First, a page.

Your intrepid correspondent spoke with Georgia House Democratic leader Stacey Abrams recently for a wide-ranging interview.
I’ve put it below the fold but in it she discusses some the caucus’ legislative priorities including ethics reform (change the definition of who is a lobbyist), her potential candidacy for Saxby’s seat (read on for details) and…well, I don’t want to give it away so be sure to go read it. I’ll give you a final tease: she sees Democrats as still playing a very important role in the rest of the Session.
House Democratic Leader Stacey Abrams says Democrats still have an important role to play in the House. Even with a smaller caucus, she says Democrats can still hold the Republicans accountable.
“Our job is to offer competitive thought, to hold the majority party accountable to offer leadership and we’ve done that effectively.”
Last year, there were 63 Democrats in the House, now there are 60 members in her caucus, and she notes: “it should be lower.”
Abrams said House Democrats would unveil their legislative agenda on Thursday and she notes the main concern will be to play defense. “Education, opportunity, and shared responsibility” will be the key themes of the Democratic House agenda.
With the 2013 legislative session off to “a quiet start” with the exception of the bed tax, she said “we’re going to spend a lot of time looking at what services are cut,” and making sure “the right choices” are made. Such choices mean preventing harm to communities, according to Abrams.
One example of Democrats’ oversight, Abrams claimed, would be on state funding for student scholarship organizations. She says it’s important to make sure there is no “back-door funding for private schools” and raised concerns they could use state funding to discriminate and to improve the overall transparency of the organizations themselves.
“We should be able to hold those schools accountable,” she said of the $170 million doled out.
Another focus relates to HB 87, which passed in 2011 and designed to crackdown on illegal immigration in Georgia, requiring employers to have employees prove citizenship.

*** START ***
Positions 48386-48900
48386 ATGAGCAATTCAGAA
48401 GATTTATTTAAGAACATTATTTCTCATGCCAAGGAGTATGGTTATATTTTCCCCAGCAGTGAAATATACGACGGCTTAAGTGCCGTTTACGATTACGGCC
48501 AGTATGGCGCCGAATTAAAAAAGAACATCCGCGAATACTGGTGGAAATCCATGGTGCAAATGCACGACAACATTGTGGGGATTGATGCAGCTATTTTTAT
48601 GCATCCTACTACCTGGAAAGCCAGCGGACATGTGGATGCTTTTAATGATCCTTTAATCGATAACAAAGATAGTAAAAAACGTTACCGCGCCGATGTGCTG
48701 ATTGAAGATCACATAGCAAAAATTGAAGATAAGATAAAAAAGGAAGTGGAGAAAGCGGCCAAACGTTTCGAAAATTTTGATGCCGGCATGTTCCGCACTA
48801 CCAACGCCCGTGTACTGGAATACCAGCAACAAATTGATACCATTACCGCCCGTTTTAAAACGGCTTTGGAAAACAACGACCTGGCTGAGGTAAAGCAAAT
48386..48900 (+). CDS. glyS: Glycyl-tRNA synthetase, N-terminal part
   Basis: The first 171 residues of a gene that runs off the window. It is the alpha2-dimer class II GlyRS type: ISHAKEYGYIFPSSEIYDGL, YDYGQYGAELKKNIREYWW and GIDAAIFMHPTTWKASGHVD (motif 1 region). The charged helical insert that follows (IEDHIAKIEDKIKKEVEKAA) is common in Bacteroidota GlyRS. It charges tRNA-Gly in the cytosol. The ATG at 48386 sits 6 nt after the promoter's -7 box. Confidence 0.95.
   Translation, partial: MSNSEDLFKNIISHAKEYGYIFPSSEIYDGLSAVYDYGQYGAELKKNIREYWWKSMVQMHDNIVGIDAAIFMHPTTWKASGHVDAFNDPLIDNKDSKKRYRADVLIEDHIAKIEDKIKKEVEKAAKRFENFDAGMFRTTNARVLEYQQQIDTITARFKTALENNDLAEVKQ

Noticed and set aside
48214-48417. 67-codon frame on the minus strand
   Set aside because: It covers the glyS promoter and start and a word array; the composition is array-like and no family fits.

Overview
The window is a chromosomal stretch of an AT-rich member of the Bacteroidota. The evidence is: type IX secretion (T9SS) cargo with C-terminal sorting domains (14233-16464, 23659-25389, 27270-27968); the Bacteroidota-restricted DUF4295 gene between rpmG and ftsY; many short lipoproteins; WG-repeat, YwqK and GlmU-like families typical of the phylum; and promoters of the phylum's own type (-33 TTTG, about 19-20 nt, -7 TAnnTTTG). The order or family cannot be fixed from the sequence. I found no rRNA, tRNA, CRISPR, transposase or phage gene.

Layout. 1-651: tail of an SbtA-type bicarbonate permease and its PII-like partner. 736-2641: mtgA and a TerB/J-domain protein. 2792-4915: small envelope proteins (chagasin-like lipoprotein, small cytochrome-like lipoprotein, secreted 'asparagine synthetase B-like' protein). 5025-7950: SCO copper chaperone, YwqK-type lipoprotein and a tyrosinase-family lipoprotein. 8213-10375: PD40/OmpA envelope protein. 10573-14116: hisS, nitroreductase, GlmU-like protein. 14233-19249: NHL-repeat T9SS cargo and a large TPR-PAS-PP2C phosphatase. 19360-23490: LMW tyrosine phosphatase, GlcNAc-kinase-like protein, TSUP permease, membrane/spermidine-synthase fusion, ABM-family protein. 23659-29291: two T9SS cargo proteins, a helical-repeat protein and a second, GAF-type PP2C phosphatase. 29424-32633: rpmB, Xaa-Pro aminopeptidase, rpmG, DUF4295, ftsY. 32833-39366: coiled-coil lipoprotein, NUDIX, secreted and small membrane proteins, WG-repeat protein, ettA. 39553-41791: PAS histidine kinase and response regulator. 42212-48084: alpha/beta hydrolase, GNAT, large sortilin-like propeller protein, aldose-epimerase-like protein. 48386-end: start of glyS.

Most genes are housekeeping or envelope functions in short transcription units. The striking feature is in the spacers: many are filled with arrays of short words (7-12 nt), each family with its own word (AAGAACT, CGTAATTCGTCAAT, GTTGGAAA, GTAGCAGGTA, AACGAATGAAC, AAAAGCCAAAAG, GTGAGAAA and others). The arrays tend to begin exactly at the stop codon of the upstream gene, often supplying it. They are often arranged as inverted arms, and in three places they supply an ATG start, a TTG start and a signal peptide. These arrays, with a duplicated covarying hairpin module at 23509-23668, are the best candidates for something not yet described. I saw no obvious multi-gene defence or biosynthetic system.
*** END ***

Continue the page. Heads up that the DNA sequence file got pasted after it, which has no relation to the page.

“The fact you have to continue to prove your citizen in Georgia is absurd,” she said. We believe we are harming small businesses. She added: “we’ve cut the number of staffers at the Secretary of State to process applications as they come in. You can’t increase regulations and decrease enforcement.”
On the Falcons’ stadium she said House Democrats are “reading and watching.”
She said it is important to remember the potential for long-term risk from stadia deals make sure any deal is “first and foremost financially sound” and that “communities are well-served, and jobs go to Georgians.”
On ethics reform, Abrams has novel approach to solving lingering issues raised over Gold Dome machinations.
“The issue is not what we cap,” she said. The issue is who is doing the lobbying, what they’re putting in.”
She said she wants to change the definition of who is a lobbyist to make it much broader and all encompassing. A simple question of: “Do you influence the legislator or their staff,” would determine if you are a lobbyist.
“If you’re calling as a concerned citizen calling your legislator, you’re exactly that. If you’re a corporate executive with legislation coming before the body but 99 percent of your job is financial services, you should be held accountable if you are with members and mention legislation. There are states that have adequately captured that.
“People have to be willing to behave. That’s the threshold.”
House Democrats have new leadership for this session, with all but two members coming from Metro Atlanta, but she says that does not mean Democrats are ignoring the rest of state, saying there is “a very intentional focus” on south Georgia and other areas.
Abrams also sees a positive future for Democrats in Georgia.
“I think [Georgia] could be blue in 2016,” she asserted. Abrams looked at the margin of victory for Mitt Romney in the 2012 Presidential election and notes Democrats need to swing 300,000 voters in a state of 10 million. “It’s definitely doable.”
“I think the announcement by Senator Chambliss puts a very different spin on things,” she said.
She laid to rest any rumors of running for the open Senate seat in 2014.
“Not at all; I have no interest.
“My eye is on a long-term look of growing our party and caucus. We have to be very deliberate in what we target, who we target. I don’t think it’s going to take us 160 years to get back to where we were. Democracy will be very good to us.”